FX International Payments
By Phillip Silitschanu
Understanding what factors affect an exchange rate can sometimes seem like a mysterious magic act. Exchange rates are nothing more than the price of a currency: just as you look at the price of a litre of petrol in Australian dollars when you pull into the petrol station, to see if it has gone up or down, you can look at the price of a foreign currency (in the form of an exchange rate) to see if that price has risen or fallen in Australian dollars. The price of a litre of petrol rises and falls in response to supply and demand, which is affected by factors in the world, such as international trade, which uses petroleum to power ships, trains, and airplanes. Political events can also make it difficult to export or import oil from certain countries, along with general economic news that affects the amount of petroleum used. In the same way, exchange rates are affected by key economic indicators, such as changes in capital markets, international trade, political events, and economic news.
The movements of capital markets in various countries are a broad indicator of potential changes in exchange rates. Changes in a country’s capital markets can influence the value of its currency, which is reflected in its exchange rate. A country’s debt and equity markets anticipate the changes to broader economic indicators within the country, as the value of the securities in the markets are based on the fortunes or failures of the companies in the country, which are in turn based on the health of their sales revenue.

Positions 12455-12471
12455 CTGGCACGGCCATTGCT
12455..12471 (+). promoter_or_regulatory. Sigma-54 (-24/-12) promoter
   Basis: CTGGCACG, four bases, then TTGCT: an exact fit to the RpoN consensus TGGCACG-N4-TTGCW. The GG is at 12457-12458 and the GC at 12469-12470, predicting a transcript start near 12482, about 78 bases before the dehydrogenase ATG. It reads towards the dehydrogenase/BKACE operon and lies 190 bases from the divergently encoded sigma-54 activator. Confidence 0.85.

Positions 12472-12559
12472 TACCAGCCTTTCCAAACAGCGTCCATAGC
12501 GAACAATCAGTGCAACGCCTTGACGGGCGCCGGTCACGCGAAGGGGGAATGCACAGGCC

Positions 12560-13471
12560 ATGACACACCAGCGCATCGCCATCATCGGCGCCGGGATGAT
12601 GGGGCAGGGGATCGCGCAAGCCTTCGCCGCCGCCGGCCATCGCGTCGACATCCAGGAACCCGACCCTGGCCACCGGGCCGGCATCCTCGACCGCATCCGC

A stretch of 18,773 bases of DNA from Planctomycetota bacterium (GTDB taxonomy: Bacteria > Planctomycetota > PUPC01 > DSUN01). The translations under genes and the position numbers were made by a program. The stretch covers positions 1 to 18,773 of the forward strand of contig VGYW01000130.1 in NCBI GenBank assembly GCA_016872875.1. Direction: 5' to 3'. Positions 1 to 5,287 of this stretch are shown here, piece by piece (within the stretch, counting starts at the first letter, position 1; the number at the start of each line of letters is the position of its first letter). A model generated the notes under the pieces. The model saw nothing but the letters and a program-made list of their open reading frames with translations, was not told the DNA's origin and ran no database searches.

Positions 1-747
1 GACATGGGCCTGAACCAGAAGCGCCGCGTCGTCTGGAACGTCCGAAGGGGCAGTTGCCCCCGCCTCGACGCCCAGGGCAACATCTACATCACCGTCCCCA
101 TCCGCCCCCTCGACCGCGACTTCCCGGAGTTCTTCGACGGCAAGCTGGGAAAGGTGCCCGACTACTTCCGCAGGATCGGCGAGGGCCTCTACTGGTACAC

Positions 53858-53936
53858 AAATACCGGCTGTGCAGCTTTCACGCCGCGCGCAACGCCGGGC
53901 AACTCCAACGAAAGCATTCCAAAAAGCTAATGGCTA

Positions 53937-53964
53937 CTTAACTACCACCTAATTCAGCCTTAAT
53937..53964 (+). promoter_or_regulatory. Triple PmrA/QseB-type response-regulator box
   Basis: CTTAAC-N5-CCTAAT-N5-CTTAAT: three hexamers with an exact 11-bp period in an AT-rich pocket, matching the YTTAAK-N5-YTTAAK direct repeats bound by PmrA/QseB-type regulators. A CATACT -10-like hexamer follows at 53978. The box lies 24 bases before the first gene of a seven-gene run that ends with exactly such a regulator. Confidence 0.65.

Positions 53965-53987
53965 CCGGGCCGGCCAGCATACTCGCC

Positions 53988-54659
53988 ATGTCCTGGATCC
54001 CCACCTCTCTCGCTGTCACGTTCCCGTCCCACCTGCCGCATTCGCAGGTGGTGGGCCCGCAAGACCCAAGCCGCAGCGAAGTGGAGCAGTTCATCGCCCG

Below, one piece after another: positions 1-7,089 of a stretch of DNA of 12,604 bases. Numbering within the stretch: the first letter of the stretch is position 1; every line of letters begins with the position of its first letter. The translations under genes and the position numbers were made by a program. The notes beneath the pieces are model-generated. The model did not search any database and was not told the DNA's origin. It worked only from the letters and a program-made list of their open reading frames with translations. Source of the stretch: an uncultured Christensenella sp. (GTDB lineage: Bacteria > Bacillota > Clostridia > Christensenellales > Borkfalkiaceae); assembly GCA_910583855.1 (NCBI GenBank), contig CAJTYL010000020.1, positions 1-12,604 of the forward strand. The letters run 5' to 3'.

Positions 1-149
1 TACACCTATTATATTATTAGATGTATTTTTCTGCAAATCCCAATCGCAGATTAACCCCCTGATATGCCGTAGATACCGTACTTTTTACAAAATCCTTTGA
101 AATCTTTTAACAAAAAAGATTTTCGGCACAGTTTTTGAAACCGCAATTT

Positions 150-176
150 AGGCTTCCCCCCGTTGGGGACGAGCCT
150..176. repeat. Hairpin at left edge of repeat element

Exchange rates often very closely follow the fortunes of a country’s international trade. A country’s international trade balances reflect the inflows and outflows of goods and services. When a country has a trade deficit, that country is a net importer of goods and services from other countries. Therefore, more of the local currency will be sold in order to pay for those goods and services, usually causing the currency’s exchange rate to trend lower. This is a reflection of basic supply and demand: more businesses and people in a country “give away” their currency in exchange for goods and services from foreign countries. As they give away their currency for foreign goods and services, this creates a surplus of their currency. This surplus acts on the exchange rate to push it lower. For example, after 28 consecutive months of trade deficits, Australia’s dollar (AUD) has fallen versus the U.S. dollar from rough parity in mid-2013 to about US$0.75 as of mid-November 2016.1,2
On the other hand, a trade surplus causes the exchange rate to increase: as foreign buyers seek to purchase the products and services being offered by the businesses in the country, those foreign buyers seek to purchase that country’s currency, increasing its scarcity and its price.